In order to reflect upon Oliver Williamson’s framework of Transaction Cost Economics (TCE), it is important, if not essential, to consider Ronald Coase’s contribution to it. Coase argued that given absence of transaction costs, efficiency could be achieved under any number of ‘institutional arrangements. ‘ He says that the choice between each alternative institutional arrangement, including one between market and firm organization, gave birth to comparison of costs of transacting.
This essay identifies the limitations of Coase’s framework, and illustrates Williamson’s construction of it as a somewhat more predictive extension, highlighting its limitations. Coase’s claim that given markets, firms should not exist in the absence of inherent market failures related to transaction costs is highly acclaimed but widely criticized.
These criticisms range from his failure to identify the precise factors determining institutional change to his treatment of different types of co-ordinations as a narrow economic problem, including his assumption that a competitive economy will incur the optimal mix of firm and market type coordination. We concern ourselves largely with his failure to sufficiently operationalise transaction cost arguments.
Although Coase’s arguments ‘firmly established the centrality of transaction costs in assessing merits of organizational alternatives, his original formulation of the theory lacked a basis for determining which institution was preferred’ (Masten). This led transaction cost reasoning to gain a ‘well-deserved bad name’ and caused economists to call Coase’s arguments merely tautological.
Williamson’s framework aims to rescue transaction cost reasoning, while elevating Coase’s insight, giving it a more predictive nature. In doing so, he acknowledged existence of various categories of transaction costs and organizational structures, where, “properties of the transaction determine what constitute the efficient governance structure”.
He argued that to incorporate an analysis of institutions and simultaneously operationalise the TCE framework, it was key to ‘(i) identify the behavioural traits responsible for the emergence of transactional frictions and (ii) relate the incidence of those frictions to institutional structures and observable attributes of transactions in a discriminating way, that is, in a way that would permit hypotheses about organizational form to be formulated and tested’ (Masten).
In trying to operationalise transaction cost reasoning, Williamson found that many conventional economic assumptions, such as high levels of rationality and effective enforcement of promises, were incompatible with the existence of organizational failures. Williamson argued that individuals are limited in their foresight and cognitive abilities and pursue self interest with guile: problems that arose due to market transactional frictions and would be resolved by the dominance of the institution. These conditions, encapsulated in the concepts of bounded rationality and opportunism, thus became the critical behavioural attributes to which all organizational arrangements must be responsive’ (Masten). Compared to conventional assumptions, Williamson is more cynical about human nature, portraying individuals as less competent optimizers, willing to skirt rules, exploit loopholes or capitalize on strategic advantages. He realizes not all individuals may act in such a manner but feels bounded rationality makes it difficult to distinguish between the ‘trustworthy and unscrupulous’.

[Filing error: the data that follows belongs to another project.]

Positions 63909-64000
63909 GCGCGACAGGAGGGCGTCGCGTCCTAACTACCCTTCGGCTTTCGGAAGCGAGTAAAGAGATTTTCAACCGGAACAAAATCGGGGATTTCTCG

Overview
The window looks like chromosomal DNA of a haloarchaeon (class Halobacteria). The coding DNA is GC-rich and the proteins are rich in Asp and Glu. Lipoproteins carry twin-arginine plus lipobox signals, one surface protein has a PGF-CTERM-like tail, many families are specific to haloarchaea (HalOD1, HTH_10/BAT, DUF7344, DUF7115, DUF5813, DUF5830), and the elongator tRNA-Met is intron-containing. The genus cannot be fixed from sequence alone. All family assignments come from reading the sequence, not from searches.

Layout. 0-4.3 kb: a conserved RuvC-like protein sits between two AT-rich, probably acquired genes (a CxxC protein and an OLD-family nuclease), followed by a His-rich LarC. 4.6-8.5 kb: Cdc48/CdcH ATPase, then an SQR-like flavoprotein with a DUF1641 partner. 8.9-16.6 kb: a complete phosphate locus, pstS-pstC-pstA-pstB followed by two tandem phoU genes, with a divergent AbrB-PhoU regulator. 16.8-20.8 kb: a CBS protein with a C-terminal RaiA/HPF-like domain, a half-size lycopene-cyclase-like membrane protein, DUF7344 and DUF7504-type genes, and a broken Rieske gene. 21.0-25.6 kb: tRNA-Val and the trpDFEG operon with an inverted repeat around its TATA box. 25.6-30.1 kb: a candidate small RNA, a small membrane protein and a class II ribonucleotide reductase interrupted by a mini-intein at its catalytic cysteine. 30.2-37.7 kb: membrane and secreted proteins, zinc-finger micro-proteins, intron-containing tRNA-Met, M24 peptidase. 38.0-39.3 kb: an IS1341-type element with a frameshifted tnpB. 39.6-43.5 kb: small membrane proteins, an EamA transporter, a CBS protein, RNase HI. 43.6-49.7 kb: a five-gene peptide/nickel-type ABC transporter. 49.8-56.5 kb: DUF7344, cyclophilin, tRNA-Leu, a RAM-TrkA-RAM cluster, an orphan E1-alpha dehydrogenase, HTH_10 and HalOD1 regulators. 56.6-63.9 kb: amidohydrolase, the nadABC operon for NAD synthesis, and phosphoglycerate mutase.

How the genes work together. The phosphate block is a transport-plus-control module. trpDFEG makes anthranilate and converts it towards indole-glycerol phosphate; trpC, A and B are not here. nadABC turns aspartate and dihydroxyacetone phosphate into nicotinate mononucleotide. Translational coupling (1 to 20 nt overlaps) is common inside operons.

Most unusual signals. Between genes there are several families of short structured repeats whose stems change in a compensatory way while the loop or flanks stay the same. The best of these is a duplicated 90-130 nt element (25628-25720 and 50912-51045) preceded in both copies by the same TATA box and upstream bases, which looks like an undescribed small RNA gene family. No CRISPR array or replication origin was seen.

He shows that efforts to control opportunism invariably puts increased demand on bounded rationality making the organization goal to ‘organize transactions so to as economize on bounded rationality while simultaneously safeguard them against the hazards of opportunism’ (Masten). In characterizing transaction costs he recognizes that even bounded rationality and opportunism pose organizational problems in the static world. Williamson emphasizes factors such as frequency of the transaction and the degree of uncertainty and asset specificity surrounding the transaction.
He suggests that due to recurring contracts needed to be drawn up with each transaction, if governed by markets, the co-ordination of highly frequent transactions are more efficient in vertically integrated structures. For him, the presence of change and uncertainty implicates the need for transactors to plan, monitor, and adapt to activities demanding cooperation and attention: this, in his view, poses the central problem of adaptability for economic organization. Williamson suggests that the higher the uncertainty surrounding the transaction, the more effective it is to coordinate it within a firm.
In examining the need to develop governance structures in transactions, Williamson refers to problems arising from asset specificity enabling opportunism. ‘Realization of cost economies or design-benefits often requires investment in relationship-specific assets that isolate transactors from market alternatives’ (Masten). These investments take place in various forms: (a) physical asset specificity; (b) site/location specificity; (c) human asset specificity; and (d) dedicated assets.